The need for formal child care is becoming a pressing global challenge. Dramatic economic changes have seen unprecedented rates of women participating in paid market work across the world. However, this fundamental transition in how women organize their lives has not been met by an equally dramatic transition in how children are cared for. Consequently, women across the globe are faced with tough choices regarding the trade-offs between work, personally caring for their children and using often substandard alternative child care arrangements. With much effort focused on improving work opportunities for women, policy efforts regarding child care have lagged.
This mini-conference will bring together stakeholders and scholars to focus on the tensions between women’s work and child care, particularly as they relate to formal child care and women’s outcomes. The conference program includes the presentation of twelve (12) research papers from demography, economics, epidemiology, sociology, and policy studies. The event will also highlight policy implications of research findings, featuring a panel of practitioners and policy-makers from Canadian and international NGOs and research centers. This conference will be relevant for academics, policy-makers, and practitioners at local and international levels.
Date: Friday, August 11 8:30 am - 4:00 pm
Location: McGill University, Ballroom (3rd floor), Thomson House, (3650 McTavish Street, Montreal, Québec, H3A 1Y2), Montreal, Québec
Conference Organizers: Professors Shelley Clark, Director, Centre on Population Dynamics and Professor, Department of Sociology, and Sarah Brauner-Otto, Assistant Professor, Department of Sociology
The conference is organized as part of the GrOW project Improving childcare options to create better economic opportunities for women in Nairobi slums.
Final conference program 2017-08-09-gnffcc-program-final.pdf
APHRC GrOW project website - briefs and papers
GrOW Research Series - Institute for the Study of International Development, McGill University. Working papers, Briefs, and Research Bulletins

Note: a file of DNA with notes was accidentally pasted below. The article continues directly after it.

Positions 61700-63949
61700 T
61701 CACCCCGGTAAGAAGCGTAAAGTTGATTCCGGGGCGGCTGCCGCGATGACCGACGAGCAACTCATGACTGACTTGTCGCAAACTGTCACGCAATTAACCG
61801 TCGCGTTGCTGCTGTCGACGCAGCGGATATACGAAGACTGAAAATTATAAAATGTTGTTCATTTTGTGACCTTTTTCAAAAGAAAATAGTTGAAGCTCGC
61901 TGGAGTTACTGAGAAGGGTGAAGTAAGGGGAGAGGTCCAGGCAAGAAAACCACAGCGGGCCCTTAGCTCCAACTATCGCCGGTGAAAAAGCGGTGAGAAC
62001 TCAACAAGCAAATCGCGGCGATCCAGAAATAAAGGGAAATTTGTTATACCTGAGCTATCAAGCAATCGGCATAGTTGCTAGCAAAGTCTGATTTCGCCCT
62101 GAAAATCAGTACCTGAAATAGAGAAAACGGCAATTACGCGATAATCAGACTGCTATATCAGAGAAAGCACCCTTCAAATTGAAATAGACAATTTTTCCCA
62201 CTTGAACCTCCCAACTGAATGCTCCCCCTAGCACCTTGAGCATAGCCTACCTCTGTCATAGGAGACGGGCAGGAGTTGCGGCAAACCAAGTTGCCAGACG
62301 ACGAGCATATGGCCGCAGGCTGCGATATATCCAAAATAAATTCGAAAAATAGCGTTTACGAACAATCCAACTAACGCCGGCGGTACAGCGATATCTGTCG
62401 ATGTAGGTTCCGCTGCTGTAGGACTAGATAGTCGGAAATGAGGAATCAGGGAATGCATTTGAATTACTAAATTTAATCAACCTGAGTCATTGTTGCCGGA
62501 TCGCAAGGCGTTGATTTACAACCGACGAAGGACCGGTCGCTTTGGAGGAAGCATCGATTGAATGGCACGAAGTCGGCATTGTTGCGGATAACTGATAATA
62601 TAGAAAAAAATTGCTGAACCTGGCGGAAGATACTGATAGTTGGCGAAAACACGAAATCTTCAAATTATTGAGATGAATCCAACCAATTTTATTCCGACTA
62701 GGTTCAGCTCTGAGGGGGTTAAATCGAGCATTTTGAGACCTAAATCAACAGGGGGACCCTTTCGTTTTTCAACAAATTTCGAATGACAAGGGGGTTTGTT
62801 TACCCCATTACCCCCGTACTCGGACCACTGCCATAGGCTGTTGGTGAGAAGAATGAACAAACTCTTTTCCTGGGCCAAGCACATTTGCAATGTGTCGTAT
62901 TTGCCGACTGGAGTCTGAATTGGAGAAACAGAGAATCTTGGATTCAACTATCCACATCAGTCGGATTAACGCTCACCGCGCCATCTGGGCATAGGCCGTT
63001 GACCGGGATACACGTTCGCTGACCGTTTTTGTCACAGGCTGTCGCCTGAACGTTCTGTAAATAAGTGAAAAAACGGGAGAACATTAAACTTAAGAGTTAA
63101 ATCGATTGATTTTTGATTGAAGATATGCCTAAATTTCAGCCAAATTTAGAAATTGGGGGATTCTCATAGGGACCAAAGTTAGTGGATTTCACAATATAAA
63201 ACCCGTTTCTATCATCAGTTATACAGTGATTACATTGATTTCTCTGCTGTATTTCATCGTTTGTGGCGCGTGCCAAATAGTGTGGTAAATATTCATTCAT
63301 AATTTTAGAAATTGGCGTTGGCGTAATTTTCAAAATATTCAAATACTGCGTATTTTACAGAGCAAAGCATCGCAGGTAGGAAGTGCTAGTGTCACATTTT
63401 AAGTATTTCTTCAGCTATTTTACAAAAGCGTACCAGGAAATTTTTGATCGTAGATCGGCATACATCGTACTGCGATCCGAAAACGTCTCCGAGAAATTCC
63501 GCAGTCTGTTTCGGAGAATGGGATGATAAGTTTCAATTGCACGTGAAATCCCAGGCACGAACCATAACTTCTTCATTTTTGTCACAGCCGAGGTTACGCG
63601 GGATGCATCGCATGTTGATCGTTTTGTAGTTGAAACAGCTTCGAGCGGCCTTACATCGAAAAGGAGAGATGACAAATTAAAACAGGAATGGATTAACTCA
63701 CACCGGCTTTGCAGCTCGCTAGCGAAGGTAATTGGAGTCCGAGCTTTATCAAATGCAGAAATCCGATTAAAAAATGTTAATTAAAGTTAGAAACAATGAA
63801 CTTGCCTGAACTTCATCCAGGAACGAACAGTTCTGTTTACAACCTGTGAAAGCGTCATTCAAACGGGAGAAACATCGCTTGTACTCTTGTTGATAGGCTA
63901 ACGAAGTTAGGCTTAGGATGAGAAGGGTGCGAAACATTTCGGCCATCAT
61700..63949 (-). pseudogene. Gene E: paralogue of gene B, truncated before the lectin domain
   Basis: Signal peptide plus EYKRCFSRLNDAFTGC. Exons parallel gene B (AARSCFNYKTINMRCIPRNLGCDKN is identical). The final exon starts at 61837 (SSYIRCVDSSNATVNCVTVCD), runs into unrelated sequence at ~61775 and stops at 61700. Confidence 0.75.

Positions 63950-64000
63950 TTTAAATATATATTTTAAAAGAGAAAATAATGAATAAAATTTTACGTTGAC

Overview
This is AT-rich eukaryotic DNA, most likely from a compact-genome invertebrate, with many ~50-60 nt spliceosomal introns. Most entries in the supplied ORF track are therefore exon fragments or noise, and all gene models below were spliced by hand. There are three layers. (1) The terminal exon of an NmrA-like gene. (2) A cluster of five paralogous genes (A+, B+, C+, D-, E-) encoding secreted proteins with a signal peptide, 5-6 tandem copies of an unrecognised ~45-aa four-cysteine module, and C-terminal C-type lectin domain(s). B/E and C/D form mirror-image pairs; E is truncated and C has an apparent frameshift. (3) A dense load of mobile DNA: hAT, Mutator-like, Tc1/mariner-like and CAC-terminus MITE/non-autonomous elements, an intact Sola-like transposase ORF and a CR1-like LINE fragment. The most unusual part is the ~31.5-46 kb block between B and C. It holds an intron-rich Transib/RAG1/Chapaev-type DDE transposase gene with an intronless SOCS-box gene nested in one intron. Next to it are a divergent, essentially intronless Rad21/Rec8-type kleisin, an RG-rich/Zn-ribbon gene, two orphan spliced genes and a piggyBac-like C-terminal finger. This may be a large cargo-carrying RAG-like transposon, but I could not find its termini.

The Consultative Group on Early Childhood Care and Development. Global report on equality and early childhood. cgglobal-fullreport.pdf
Women around the world increasingly participate in economic activities, but they continue to face significant challenges in pursuing better paid, productive jobs, and in accumulating assets. These challenges include deeply rooted restrictive social norms that limit their choices and access to opportunities, and the lack of recognition and value given to their dual roles as caregivers and breadwinners. There is a lack of knowledge about how best to overcome many of these challenges.
The Growth and Economic Opportunities for Women (GrOW) program aims to fill that gap, providing evidence that can inform social and economic policies to improve poor women’s lives, while promoting economic growth. This CA$17.5 million, 5-year program launched in June 2013 aims to generate new knowledge about women’s economic empowerment, gender equality, and economic growth in low-income countries. The GrOW project portfolio funds 14 research projects in 50 countries around the world. GrOW works with research teams to strengthen research capacities, and promote research use by decision-makers.
Centre on Population Dynamics, McGill University, Montreal, Canada
African Population Health and Research Center, Nairobi, Kenya
Institute for the Study of International Development, McGill University
Participatory Cultures Lab - Faculty of Education, McGill University